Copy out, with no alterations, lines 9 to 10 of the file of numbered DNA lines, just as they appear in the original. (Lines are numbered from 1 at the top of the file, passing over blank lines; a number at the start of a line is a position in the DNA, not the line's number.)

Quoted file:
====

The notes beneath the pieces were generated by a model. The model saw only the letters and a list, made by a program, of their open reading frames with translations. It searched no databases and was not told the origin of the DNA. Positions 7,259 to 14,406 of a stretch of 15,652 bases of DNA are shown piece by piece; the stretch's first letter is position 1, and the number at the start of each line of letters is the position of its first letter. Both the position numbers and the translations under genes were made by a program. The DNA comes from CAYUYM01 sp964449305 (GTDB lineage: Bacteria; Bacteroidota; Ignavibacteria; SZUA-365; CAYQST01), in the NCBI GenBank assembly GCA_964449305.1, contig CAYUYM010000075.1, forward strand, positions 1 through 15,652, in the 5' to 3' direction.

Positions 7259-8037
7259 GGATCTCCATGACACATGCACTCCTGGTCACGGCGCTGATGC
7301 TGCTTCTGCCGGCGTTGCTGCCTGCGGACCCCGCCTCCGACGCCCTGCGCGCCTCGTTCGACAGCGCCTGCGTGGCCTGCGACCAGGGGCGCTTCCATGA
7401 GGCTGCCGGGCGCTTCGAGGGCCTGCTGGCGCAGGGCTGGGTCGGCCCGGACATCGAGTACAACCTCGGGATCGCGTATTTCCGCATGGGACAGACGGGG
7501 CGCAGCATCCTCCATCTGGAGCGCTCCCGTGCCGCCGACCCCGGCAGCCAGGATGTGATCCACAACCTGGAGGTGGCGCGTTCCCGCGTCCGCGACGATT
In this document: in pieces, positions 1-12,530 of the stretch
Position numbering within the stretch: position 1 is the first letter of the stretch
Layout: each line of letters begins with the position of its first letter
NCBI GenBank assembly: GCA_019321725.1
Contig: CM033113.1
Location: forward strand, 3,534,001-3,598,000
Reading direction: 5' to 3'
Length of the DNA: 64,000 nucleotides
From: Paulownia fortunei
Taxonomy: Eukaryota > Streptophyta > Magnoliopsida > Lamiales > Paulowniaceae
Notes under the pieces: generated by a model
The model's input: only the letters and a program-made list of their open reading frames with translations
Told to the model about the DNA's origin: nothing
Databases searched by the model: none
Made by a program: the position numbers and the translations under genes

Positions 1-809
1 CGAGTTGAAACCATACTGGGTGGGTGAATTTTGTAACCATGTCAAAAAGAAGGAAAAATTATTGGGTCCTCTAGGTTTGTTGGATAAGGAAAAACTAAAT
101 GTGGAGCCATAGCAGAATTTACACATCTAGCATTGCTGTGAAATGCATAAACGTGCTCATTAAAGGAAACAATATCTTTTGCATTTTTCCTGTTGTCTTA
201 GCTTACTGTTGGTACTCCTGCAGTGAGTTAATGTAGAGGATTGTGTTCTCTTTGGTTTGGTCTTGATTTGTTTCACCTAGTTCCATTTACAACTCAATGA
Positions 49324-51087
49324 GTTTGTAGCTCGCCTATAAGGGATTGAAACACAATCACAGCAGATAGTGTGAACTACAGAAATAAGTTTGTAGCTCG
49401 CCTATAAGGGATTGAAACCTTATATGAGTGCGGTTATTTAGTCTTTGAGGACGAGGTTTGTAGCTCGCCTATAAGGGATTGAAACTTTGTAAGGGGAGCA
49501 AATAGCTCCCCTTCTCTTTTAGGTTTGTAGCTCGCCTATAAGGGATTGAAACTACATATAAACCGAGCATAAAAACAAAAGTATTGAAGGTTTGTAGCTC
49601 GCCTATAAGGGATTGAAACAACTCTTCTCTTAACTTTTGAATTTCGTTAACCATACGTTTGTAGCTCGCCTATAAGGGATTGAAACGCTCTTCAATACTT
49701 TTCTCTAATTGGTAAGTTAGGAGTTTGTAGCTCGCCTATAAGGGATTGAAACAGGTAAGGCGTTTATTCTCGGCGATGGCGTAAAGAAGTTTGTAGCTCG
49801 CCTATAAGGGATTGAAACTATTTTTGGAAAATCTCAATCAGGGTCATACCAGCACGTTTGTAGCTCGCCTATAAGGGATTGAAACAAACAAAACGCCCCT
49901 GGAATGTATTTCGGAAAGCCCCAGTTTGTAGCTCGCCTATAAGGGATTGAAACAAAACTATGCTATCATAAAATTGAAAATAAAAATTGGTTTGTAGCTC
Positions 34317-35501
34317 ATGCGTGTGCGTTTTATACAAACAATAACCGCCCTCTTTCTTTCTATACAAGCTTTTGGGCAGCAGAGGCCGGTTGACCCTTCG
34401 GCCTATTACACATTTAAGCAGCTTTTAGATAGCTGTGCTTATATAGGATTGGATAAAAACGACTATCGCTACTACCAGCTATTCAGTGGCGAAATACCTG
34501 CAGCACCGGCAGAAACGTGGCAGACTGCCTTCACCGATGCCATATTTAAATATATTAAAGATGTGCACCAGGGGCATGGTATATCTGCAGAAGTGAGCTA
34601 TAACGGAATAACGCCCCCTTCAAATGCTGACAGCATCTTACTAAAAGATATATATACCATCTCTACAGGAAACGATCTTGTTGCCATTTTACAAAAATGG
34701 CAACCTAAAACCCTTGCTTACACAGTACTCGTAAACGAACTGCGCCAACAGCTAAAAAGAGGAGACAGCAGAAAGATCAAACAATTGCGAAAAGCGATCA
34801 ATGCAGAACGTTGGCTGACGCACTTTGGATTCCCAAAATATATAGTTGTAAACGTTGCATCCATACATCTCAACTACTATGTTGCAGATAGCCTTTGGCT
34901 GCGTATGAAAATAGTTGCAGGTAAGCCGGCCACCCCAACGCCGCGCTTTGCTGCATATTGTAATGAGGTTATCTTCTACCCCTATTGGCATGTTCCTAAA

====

Layout: each line of letters begins with the position of its first letter
NCBI GenBank assembly: GCA_019321725.1